As part of its response to Covid-19, the Welsh Government is ramping up its support for people affected by redundancy, Economy Minister Ken Skates has said.
A new campaign, launched through Working Wales, will promote the tailored support available to people who have lost their job or are at risk of doing so, and will help them seek new opportunities.
The coronavirus pandemic has placed incredible challenges and pressures on businesses and workers, not just in Wales, but across the world.
In August, the Welsh Government announced a £40m jobs and skills package which will provide help for anyone who needs it to find work, education or training or to start their own business at this challenging time. This will be key in helping Wales recover from the pandemic and ensure no one is left behind.
Working Wales is funded by the Welsh Government and European Social Fund and delivered by Careers Wales. The service offers a range of support – from developing and updating skills and confidence boosting to help with health issues or childcare – which can be shaped to meet individual needs.
Jonathan Rew-Dixon, 48, from Anglesey is one of many who have already benefitted from Working Wales’ support. He received help and advice from Working Wales earlier this year after being made redundant just as coronavirus hit the UK in March.
After 25 years working for an insurance firm, Jonathan wanted a change but felt he needed more transferrable skills. Working Wales helped him get the training he needed to find his new role in compliance.
“The firm I worked for closed down my office in March. I knew my redundancy was coming and I’d had some positive conversations with other companies, but that all dried up when the UK went into lockdown. None of the firms I’d talked to could commit to hiring anyone new.
“Losing my job in an already uncertain time was worrying. My wife was very supportive and understanding, but I didn’t know how long it was going to last and I was worried my age might act as a barrier to me finding work. I found myself just wandering around the house worrying about how long I would be unemployed for.
“But, after 25 years working for insurance firms, I also saw redundancy as an opportunity to try something a bit different so I contacted Working Wales to find out more about my options. I’d done some project management in my previous role and thought that was something I’d like to do more of. I just worried I wouldn’t have the right skills or qualifications to get a job.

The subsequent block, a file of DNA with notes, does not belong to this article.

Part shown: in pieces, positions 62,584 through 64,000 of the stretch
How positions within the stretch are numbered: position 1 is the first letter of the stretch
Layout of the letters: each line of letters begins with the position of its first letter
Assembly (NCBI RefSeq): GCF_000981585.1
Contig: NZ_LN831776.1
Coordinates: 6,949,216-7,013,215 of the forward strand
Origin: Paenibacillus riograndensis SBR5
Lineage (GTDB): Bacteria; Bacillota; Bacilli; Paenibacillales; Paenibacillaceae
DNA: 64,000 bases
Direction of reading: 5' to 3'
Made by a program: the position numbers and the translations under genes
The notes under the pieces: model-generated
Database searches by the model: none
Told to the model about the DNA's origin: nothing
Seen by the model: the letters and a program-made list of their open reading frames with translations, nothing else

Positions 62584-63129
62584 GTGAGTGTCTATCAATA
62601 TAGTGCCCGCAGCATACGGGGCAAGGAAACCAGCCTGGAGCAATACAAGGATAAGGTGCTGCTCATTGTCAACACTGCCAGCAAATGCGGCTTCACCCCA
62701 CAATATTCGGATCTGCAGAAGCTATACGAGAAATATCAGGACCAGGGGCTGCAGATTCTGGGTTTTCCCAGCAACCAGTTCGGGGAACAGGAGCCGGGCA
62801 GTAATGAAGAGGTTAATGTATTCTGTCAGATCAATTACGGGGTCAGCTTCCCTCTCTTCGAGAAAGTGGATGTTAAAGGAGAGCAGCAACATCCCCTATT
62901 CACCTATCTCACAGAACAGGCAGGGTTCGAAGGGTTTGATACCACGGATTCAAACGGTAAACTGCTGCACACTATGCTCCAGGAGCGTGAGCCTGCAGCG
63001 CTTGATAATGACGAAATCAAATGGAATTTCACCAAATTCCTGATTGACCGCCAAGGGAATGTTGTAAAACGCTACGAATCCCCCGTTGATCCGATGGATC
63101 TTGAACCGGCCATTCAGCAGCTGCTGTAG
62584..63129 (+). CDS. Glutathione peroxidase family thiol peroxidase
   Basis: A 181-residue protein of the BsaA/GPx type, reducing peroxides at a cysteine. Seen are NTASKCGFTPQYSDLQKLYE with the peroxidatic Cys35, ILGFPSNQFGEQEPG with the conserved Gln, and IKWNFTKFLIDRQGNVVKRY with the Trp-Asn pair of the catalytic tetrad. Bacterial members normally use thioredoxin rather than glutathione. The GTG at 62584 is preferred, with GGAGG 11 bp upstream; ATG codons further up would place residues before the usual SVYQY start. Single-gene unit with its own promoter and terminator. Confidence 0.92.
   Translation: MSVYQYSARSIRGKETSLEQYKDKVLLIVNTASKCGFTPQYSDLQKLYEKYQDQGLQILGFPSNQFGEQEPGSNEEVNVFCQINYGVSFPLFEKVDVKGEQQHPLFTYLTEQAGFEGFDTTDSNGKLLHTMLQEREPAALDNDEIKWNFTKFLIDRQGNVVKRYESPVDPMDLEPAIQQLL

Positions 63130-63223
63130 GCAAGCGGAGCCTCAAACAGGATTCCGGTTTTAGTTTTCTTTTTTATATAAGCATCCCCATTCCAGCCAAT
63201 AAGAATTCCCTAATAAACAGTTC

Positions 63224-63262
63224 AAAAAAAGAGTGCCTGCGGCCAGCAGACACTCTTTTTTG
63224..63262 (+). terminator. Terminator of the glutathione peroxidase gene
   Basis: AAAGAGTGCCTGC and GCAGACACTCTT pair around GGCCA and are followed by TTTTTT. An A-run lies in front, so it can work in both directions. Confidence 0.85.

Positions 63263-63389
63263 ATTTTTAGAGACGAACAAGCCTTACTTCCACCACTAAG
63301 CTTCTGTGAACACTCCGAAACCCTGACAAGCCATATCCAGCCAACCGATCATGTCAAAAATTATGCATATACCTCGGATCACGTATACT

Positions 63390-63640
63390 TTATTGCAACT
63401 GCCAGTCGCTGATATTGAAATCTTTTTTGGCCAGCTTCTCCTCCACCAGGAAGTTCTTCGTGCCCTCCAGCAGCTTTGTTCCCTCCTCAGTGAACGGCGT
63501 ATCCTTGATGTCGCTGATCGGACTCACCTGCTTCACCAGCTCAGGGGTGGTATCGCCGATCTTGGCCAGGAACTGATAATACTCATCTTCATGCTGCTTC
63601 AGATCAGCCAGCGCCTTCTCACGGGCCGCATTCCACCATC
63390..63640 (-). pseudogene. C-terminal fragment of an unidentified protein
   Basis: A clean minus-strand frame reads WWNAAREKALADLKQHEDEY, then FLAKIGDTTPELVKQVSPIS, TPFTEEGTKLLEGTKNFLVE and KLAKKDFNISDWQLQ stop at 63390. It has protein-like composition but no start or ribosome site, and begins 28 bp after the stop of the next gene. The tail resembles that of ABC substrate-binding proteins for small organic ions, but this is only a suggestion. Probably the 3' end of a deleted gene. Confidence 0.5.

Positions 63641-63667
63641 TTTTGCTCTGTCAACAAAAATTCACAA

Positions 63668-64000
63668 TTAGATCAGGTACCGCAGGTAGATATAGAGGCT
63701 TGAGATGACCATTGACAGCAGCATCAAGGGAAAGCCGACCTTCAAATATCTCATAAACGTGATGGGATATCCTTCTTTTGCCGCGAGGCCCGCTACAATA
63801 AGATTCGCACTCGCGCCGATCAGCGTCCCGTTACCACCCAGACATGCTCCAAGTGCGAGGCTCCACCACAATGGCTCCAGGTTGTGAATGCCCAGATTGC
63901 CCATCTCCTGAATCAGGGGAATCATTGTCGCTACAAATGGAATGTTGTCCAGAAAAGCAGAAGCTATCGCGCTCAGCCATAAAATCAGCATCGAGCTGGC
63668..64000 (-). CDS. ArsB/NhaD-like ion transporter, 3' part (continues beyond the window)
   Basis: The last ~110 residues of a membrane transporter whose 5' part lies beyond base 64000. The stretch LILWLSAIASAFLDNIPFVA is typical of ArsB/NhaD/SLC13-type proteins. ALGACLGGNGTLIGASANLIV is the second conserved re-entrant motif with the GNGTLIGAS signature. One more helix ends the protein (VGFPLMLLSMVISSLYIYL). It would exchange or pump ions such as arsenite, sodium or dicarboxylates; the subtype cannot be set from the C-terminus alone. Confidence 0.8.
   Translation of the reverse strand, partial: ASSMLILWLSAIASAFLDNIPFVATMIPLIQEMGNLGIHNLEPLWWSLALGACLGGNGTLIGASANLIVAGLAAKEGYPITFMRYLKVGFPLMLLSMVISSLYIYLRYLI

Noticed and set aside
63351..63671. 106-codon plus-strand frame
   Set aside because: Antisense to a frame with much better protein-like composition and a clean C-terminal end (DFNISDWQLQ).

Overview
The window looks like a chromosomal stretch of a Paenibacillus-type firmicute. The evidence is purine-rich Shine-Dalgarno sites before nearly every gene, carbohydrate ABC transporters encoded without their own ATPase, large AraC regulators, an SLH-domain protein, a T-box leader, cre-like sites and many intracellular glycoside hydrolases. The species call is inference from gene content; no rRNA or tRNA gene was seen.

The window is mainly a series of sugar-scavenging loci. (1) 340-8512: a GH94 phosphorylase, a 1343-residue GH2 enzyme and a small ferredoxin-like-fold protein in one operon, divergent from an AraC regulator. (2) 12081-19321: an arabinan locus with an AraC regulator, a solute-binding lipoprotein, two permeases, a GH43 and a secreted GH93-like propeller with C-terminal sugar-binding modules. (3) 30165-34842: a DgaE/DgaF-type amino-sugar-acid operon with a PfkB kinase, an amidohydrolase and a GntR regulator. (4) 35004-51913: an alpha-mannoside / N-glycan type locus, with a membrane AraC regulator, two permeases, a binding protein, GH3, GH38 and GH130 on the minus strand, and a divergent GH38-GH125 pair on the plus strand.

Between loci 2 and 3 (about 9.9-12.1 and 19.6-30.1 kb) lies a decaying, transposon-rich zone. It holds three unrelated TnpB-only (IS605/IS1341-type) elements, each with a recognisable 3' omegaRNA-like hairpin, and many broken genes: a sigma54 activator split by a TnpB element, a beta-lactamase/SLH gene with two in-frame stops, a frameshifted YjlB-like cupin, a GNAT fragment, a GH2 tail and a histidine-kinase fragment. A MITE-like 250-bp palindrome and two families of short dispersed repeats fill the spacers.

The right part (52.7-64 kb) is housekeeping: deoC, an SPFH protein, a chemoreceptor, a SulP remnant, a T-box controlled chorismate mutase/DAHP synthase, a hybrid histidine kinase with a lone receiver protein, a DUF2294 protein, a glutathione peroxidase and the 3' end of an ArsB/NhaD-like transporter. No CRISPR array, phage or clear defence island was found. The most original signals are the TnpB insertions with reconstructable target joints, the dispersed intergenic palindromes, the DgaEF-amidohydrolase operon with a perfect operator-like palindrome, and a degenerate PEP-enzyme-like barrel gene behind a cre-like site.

“My Working Wales adviser, Helen, was fantastic. She talked me through my options, helped with the paper work and enrolled me in four online training courses on project management, which ran from May to August, to get me up to speed. The courses were fantastic and completely paid for, which was a big help.”
Completing the training gave Jonathan the confidence to apply for a wider range of jobs, and he was offered his new role in compliance in July.
“I love my new job, I’m enjoying the challenge and seeing how things are done from another perspective. It’s full-on but very interesting, I actually enjoy it more than my old job. The fact that I managed to find a role so quickly just shows that companies are still hiring, and if you have the right skills then you’re well placed to get one of those jobs.
“The person who hired me said my new qualifications were one of the reasons why I got the job. To anyone who’s worried about their employment, or who has been made redundant during the pandemic, I can’t recommend Working Wales enough.”
Economy, Transport and North Wales Minister Ken Skates said:
“Although our unemployment rate in Wales remains below that of the wider UK, we know the pandemic is having an impact.
“Our Economic Resilience Fund has so far helped to protect more than 100,000 jobs and provided nearly £300 million of financial support to 13,000 businesses. But these are incredibly difficult times, and some businesses are now having to make difficult decisions, and those decisions affect their workers and livelihoods.
“That’s why Welsh Government has committed to supporting people, like Jonathan, who have lost their job or are at risk of doing so.
“We are living in incredible difficult and uncertain times, but we will continue to back our businesses, our workers and our communities.”
To help ensure people understand the help that is out for them if they are made redundant, adverts will be running on TV, radio and social media over the coming weeks.
To find out more, contact Working Wales on 0800 028 4844 or go to https://workingwales.gov.wales/.